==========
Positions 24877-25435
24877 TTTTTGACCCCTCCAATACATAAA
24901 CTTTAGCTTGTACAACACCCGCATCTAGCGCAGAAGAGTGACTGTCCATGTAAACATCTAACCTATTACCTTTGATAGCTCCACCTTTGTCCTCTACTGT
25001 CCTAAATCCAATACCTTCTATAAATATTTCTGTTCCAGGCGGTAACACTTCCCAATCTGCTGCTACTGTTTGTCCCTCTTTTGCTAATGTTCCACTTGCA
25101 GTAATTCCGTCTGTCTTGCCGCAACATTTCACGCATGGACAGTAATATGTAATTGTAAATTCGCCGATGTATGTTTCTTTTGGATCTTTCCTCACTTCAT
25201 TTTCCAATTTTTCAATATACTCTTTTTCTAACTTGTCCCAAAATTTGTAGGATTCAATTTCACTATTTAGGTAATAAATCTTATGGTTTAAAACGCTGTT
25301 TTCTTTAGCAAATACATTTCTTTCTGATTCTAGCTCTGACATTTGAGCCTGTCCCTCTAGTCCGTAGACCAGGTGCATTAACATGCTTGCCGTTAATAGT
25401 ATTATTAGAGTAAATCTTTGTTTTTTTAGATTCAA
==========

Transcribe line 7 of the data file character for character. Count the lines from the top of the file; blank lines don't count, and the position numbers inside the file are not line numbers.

25301 TTCTTTAGCAAATACATTTCTTTCTGATTCTAGCTCTGACATTTGAGCCTGTCCCTCTAGTCCGTAGACCAGGTGCATTAACATGCTTGCCGTTAATAGT